FHM and Zoo magazine axed: a victory for feminists?
Campaigners have long called for the demise of lads' mags – but the alternative could be worse
The much-publicised and oft-anticipated demise of the 'lads' mag' may have finally arrived as FHM and Zoo announced they were to halt print and digital editions by the end of the year.
But have we finally seen the back of the lads' magazine and the culture it represented? And what is the alternative?
A sign of changing habits?
Publisher Bauer Media didn't give a reason for the closures, but hinted that "men's media habits have continually moved towards social and mobile".
Both magazines have suffered a steep decline in sales over the past ten years. FHM's circulation fell from 700,000 copies per month during its heyday in the early 2000s to just an average of 67,000 per month for the first six months of this year. Zoo's circulation has fallen to 24,000 this year from its high of 250,000 a decade ago.
The lads' mag industry as whole has suffered huge losses in the past year. Zoo shut down in 2014 and Loaded was axed in March.
"The male-targeted magazines dominated the market through the 1990s, but it seems like the rise of the internet (and, perhaps, of online porn) has rendered them obsolete," says the New Statesman's Media Mole.
Or a victory for feminist campaigners?
The magazines have come under increasing pressure from campaigners over content that they say objectifies women and promotes misogyny.
"Extensive evidence shows that portraying women as sex objects fuels sexist behaviours and attitudes that underpin violence against women," says the Lose the Lads Mag campaign.
In 2013, the Co-operative supermarket pulled copies of Loaded, Nuts and Zoo from their shelves after publishers failed to comply with an order to deliver magazines in sealed "modesty bags".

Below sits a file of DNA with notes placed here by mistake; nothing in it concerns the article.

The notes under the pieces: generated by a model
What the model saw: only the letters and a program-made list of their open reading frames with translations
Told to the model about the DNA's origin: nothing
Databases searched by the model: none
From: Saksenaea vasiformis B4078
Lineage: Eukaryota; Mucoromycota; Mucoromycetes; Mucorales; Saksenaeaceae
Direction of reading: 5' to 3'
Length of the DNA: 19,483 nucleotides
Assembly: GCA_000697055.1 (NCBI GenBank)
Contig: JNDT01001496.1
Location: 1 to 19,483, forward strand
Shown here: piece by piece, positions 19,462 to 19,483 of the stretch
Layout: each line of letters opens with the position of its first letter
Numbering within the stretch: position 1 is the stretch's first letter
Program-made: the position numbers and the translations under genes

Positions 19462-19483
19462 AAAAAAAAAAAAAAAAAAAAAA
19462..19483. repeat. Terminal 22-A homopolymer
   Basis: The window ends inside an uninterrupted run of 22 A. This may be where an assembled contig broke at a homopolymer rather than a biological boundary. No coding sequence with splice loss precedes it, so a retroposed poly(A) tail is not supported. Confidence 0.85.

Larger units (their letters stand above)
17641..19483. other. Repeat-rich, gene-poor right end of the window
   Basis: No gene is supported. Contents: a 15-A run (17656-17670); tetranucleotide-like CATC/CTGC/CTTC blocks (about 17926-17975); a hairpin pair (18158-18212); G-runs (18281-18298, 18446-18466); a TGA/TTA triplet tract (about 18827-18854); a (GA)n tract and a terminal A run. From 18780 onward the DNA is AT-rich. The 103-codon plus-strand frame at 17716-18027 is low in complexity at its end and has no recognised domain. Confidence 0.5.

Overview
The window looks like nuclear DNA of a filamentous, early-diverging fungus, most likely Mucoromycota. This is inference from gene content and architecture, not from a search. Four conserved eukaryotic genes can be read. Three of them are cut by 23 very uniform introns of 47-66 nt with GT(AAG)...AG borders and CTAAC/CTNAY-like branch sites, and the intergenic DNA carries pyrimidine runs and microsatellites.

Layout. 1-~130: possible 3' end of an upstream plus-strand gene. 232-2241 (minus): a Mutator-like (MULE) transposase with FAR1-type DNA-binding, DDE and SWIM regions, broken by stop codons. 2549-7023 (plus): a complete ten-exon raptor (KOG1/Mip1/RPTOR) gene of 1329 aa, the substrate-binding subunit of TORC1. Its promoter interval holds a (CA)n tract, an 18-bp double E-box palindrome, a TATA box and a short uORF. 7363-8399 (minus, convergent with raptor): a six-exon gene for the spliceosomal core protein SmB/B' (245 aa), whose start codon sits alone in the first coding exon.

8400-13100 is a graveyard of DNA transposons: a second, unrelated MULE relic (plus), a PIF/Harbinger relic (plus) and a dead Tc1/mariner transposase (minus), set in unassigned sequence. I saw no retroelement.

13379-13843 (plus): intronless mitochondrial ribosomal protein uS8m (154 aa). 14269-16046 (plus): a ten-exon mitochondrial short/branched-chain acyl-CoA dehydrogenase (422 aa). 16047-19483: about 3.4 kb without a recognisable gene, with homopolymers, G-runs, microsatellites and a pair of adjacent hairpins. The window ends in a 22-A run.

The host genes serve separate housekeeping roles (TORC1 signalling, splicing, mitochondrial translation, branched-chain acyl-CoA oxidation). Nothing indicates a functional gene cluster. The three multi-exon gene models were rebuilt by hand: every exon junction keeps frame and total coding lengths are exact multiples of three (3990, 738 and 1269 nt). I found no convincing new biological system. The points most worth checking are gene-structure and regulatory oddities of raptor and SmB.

But feminist campaigns aren't solely responsible for killing off the magazines, Holly Baxter argued in The Independent after Loaded folded in March. "[They] represent an ideology which has become markedly unpopular. 'Laddishness' is dying out; the whole concept has become desperately uncool," she argued. "Even mainstream online porn has been shifting to focus on shared pleasure rather than straightforward female objectification."
Others, however, were less optimistic.
Journalist Rebecca Reid argues that feminists should be mourning the loss of the lads' mags. "Why? Mostly because we know how bad the alternative is," she writes in the Daily Telegraph.
Former FHM features editor Martin Daubney agrees. "The anti-lad mag campaigners are deluded if they feel this represents some hollow victory against 'lad culture', which migrated online some time ago, where it has the potential to be much more toxic and misogynistic."